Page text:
Top Contributor: Bryan Yambe

From crayons to council

By Sue Misao
Northwest Asian Weekly

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Bryan Yambe began his term as Fife City Council member, Position 1, with a swearing in ceremony at the Nov. 26 council meeting at Fife City Hall. (Photo courtesy of Louis Watanabe)

Bryan Yambe’s earliest foray into politics began when he was only 7 years old, sitting quietly in the corner of a room, drawing with crayons when his mother took him along to her Federal Way Diversity Commission meetings.

“I would be listening,” he said.

Yambe is the newly elected city council member (Position 1) for Fife. To fill a vacancy, he has already begun serving his term. Although new to political office, the idea of public service runs deep in Yambe’s life. His parents instilled strong values in him from the very start.

“I was taught that you have an obligation to stand up and speak for people who don’t always have a voice,” said Yambe, whose relatives on his mother’s side were interned in California during WWII. His father, an immigrant from Japan, emphasized to his son the importance of hard work and perseverance. “Those are the values I was taught,” he said.

During those meetings with his mom, Yambe as a young (and only) child was encouraged to pay attention and take an active role. “I wrote letters to the editor,” he recalled.

“Bryan has been interested in the political process since he was in grade school,” his mom, Mizu Sugimura, a third-generation Japanese American, wrote in an e-mail. “It is his hope that his candidacy and election will serve to encourage and inspire his fellow Asian American peers to consider public service as an option.

“Of course,” she added, “as a proud mother, my opinion is not by any means unbiased.”

Born in Tacoma, Yambe was raised in Federal Way. He attended Decatur High School and community college before jumping into retail work. For the past 20 years, he has worked on political campaigns, including President Obama’s Organizing for America. More recently, he worked on Shari Song’s campaign for King County Council.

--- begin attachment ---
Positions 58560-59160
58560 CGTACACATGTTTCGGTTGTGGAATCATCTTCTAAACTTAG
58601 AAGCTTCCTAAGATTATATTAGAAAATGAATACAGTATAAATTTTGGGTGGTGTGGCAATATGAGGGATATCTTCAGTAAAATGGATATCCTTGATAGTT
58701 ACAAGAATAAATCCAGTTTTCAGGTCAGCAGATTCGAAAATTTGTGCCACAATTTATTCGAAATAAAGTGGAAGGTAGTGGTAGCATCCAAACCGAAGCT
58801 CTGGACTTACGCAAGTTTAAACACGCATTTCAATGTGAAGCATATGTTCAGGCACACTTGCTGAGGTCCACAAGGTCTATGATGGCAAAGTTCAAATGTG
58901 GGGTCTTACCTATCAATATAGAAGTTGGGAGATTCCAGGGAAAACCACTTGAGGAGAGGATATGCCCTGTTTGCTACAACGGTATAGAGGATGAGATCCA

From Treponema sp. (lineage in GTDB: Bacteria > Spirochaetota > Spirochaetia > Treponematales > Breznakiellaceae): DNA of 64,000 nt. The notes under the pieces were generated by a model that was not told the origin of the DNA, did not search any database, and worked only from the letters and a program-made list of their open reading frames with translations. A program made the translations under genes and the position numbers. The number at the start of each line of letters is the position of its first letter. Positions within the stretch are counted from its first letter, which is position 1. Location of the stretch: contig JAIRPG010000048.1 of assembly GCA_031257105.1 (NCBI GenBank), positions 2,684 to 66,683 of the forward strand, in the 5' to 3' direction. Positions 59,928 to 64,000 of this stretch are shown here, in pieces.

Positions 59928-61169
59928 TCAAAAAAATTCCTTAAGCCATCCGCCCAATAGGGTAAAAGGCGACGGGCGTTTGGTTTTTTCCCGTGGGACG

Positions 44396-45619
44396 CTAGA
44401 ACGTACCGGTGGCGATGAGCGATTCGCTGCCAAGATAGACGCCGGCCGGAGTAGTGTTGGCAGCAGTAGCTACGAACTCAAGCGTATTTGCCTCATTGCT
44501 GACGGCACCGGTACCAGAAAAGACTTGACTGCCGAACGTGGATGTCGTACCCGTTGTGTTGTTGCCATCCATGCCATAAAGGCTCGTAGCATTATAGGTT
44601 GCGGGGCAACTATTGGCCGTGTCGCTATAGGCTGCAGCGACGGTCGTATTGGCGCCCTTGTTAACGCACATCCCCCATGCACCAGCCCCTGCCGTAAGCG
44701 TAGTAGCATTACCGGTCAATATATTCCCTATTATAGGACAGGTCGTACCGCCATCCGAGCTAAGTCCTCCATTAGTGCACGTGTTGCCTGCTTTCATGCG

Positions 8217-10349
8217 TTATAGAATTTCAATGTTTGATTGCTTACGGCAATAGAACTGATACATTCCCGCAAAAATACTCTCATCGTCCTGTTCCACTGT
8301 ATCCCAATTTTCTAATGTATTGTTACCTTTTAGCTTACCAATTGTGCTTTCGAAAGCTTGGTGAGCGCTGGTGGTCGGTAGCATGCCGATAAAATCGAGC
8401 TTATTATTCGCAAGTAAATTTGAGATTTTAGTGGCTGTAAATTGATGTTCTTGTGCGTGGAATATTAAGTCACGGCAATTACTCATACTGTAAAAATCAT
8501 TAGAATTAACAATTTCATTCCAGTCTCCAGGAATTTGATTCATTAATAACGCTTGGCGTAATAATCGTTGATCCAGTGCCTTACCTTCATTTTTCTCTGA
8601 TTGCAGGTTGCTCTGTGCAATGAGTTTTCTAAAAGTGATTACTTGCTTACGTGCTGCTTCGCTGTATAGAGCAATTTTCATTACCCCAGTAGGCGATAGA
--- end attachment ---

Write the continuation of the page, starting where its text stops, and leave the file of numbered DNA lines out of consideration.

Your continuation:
He’s lived in Fife for the past two years, and has been a community organizer and member of the Pierce County Young Democrats executive board, the 25th Legislative Democrats executive board, the Federal Way Youth Commission, and the Browns Point United Methodist Church Staff Parish Relations board. The organizations that he’s volunteered for are too numerous to name.

At age 27, Yambe says he is “probably the youngest councilor ever elected in Fife,” and only the second Japanese American to do so. (Robert Mizukami was the first.)

“Asian Americans are not always known for being political,” said Yambe. “Statistics show we’re still kind of a subgroup.” Yambe thinks it’s important to show not only Asians, but young people as well, that government, while sometimes complicated, isn’t out of reach.

“If you want to make a difference in people’s lives and contribute to a greater good, public service is the highest calling,” he said.

Yambe’s top concerns as a new councilor involve the movement of Fife’s mostly agricultural and farming complexion to a more suburban, commercial, and industrial one.

“We’re a small, rural community transitioning into becoming a larger player in regional issues,” he explained.

“There are lots of issues about development.”

Social concerns are also on Yambe’s mind, he said, noting the need for mental health, homeless, and other services that come into play as a city grows. Currently, the most pressing issue is deciding what to do about 54th Street in Fife, which has been closed for about eight years, he said.

“One side wants it open for an exit and to accommodate emergency vehicles and the other side wants it to stay closed for student safety,” he said. “It’s contentious.” Yambe is leaning toward the “open it” side, but recognizes there is more to discuss.

Among his duties as council member, Position 1 requires him to be the “keeper of the jar,” he said. In other words, he is responsible for keeping the jar of jellybeans filled at council meetings.

Most importantly, Yambe often returns to a memorable bit of wisdom that his mother shared with him — something she learned years ago from one of her teachers: “Public service is the noblest profession.”

Yambe’s ultimate goal for Fife? “I’m hoping that we can create a community that is worthy of our children,” he said. (end)

Yambe will be honored at the Top Contributors award dinner on Dec. 6 at the House of Hong Restaurant in Seattle, from 6–9 p.m.

Sue Misao can be reached at editor@nwasianweekly.com.

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Photos on flickr